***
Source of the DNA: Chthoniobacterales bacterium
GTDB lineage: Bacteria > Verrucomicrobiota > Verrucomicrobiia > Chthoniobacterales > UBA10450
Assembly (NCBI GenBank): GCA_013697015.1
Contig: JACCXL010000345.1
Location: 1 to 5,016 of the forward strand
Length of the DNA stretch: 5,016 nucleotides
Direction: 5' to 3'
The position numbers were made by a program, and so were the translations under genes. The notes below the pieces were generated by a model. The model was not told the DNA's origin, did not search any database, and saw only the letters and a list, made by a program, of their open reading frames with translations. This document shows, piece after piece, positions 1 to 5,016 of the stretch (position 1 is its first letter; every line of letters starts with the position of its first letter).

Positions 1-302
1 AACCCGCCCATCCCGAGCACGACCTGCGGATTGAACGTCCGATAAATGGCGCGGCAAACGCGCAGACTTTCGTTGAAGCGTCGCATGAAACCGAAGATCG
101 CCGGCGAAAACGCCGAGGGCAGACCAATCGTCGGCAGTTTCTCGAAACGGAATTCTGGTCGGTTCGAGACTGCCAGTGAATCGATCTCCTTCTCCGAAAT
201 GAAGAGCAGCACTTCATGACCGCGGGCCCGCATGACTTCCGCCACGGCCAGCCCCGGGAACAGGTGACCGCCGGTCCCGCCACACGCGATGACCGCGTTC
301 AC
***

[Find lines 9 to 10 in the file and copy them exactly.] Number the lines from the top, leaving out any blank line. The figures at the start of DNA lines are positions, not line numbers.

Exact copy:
Positions 1-302
1 AACCCGCCCATCCCGAGCACGACCTGCGGATTGAACGTCCGATAAATGGCGCGGCAAACGCGCAGACTTTCGTTGAAGCGTCGCATGAAACCGAAGATCG